the   court concluded                         that identifying                   Wertanen   as an "evaluator," rather                                           than   as  an  



"expert," and framing his conclusion as a "suspicion," rather than an "opinion," obviated                                                                             



the need for any judicial determination regarding the reliability and relevance of the                                                                                           

trooper's proposed testimony.                                   48  



                                                                                                                                                                                 

                            Regardless  of the nomenclature attached  to  Wertanen's testimony,  the  



                                                                                                                                                                             

underlying principles were the same, and as explained above, those principles were  



                                                                                  49  

                                                                                                                                                                                 

"'derived  by  the  scientific  method.'"                                                 Accordingly,  the  trial  court  had  "both  the  



                                                                                                                                                                    

authority and the responsibility" to determine whether the proposed DRE evidence  



                                                                              50  

                                                                                                                                      

satisfied the Daubert/Coon standard.                                                Its failure to do so was error.  



                                                                                                                                                      

               Thetrial court alsoerredin excludingBragaw's proposed experttestimony  

                                                         

              critiquing the DRE protocol  



                                                                                                                                                                                          

                            The trial court also made a second, related error that compounded the first.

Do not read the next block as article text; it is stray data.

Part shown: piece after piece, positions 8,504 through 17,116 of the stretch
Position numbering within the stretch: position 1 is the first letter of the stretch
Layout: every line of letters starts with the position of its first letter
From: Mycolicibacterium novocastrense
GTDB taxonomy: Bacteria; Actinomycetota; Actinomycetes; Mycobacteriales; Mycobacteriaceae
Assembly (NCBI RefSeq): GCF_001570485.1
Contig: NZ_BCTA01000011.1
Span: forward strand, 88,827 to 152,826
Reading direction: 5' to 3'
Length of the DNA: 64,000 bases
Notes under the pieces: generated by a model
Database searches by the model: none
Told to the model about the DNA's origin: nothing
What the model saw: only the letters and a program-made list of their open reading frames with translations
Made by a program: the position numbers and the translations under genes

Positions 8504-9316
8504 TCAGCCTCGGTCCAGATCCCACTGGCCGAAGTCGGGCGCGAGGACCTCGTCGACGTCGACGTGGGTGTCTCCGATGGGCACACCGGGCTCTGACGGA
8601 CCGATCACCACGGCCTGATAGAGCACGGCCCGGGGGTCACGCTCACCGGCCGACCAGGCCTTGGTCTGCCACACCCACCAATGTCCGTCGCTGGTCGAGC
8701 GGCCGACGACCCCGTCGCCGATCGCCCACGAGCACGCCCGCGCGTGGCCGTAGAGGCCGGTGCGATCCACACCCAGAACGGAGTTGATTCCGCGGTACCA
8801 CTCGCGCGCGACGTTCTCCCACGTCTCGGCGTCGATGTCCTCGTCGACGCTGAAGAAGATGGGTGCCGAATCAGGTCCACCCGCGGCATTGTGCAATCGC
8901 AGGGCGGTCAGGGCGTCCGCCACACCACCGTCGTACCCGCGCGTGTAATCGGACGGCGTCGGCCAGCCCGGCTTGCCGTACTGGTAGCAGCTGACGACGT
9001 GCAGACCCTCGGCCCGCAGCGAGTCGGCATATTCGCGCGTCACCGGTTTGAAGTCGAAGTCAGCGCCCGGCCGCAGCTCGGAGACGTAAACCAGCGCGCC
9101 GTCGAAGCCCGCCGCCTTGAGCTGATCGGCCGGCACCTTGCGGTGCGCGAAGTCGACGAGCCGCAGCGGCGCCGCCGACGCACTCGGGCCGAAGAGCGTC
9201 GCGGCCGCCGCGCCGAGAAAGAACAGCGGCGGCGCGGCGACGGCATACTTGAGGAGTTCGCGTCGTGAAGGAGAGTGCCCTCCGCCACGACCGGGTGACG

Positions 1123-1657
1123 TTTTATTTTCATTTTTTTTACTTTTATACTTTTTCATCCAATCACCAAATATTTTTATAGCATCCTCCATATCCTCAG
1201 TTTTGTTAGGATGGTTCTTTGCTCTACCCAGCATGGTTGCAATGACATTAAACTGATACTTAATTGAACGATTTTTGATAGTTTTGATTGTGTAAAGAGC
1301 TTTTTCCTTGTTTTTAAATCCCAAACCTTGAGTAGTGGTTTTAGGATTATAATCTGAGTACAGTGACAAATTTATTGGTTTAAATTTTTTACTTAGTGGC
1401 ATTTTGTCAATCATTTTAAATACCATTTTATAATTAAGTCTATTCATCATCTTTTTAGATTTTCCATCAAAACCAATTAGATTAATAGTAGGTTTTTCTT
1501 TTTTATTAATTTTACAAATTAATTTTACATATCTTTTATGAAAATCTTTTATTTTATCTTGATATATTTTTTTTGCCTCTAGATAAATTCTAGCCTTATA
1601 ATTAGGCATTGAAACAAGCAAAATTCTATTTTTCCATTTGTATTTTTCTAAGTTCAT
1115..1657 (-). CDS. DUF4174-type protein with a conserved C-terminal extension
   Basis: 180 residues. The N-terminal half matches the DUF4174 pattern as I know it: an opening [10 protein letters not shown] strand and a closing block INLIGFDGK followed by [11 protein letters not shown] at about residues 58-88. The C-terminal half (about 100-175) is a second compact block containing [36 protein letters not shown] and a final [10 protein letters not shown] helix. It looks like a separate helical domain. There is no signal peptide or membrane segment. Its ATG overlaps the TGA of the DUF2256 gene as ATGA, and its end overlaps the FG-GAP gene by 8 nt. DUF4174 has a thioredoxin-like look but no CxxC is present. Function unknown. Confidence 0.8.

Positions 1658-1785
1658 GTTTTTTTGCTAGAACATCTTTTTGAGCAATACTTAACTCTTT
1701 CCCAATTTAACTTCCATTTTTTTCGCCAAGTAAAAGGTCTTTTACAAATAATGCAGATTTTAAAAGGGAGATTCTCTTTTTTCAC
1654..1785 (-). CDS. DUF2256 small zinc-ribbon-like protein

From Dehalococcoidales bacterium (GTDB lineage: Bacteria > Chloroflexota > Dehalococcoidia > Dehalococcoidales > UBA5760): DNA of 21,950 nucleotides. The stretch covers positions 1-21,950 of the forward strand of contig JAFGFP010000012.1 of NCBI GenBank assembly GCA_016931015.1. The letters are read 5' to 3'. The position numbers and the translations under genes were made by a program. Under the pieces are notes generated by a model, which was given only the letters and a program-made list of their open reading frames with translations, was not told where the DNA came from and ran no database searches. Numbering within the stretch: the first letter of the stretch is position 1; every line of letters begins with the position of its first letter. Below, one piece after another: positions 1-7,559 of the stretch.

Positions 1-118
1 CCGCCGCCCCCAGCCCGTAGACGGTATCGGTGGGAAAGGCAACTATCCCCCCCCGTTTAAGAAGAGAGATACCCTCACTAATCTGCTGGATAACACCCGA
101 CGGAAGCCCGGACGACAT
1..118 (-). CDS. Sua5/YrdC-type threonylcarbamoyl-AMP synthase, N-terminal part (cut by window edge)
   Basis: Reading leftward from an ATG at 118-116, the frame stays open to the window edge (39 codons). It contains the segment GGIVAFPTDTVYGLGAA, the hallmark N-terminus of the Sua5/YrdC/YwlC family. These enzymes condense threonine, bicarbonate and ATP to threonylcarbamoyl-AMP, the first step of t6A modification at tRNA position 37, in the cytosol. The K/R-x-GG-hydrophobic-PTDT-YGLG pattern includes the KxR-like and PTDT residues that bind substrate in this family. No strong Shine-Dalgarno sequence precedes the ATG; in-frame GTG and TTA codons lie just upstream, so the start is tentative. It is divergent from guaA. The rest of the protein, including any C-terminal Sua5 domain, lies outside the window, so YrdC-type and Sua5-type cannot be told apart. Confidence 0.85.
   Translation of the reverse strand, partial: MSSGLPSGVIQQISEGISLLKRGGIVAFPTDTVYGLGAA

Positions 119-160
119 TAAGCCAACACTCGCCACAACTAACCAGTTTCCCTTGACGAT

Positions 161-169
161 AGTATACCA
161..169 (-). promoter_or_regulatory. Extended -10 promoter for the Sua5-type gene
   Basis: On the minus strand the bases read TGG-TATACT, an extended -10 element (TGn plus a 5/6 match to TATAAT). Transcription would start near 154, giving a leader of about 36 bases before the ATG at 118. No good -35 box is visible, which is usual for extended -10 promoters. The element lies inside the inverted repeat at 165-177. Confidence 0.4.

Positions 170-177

After  Wertanen's  testimony  about  the  DRE  protocol,  Bragaw's  attorney  sought  to  



                                                                                                                                                                              

present her own expert witness's critiques of the DRE.  Bragaw's expert would have  



                                                                                                                                                                                  

opined that the DRE protocol was neither medically nor scientifically valid, and that the  



                                                                                                                                                                                   

DRE observations did not support any  conclusion about Bragaw's ingestion  of, or  



                                                                                     

impairment by, a controlled substance.  



       48     Cf. State v. Baity, 991 P.2d 1151, 1154 n.1 (Wash. 2000) (noting that it is "improper"  



for a court or the parties to refer to an officer with a DRE certification as an "expert" unless  

the officer is properly qualified as an expert under Evidence Rule 702).  



       49     Marron v. Stromstad , 123 P.3d 992, 1004 (Alaska 2005) (quoting Daubert, 509 U.S.  



at 590.)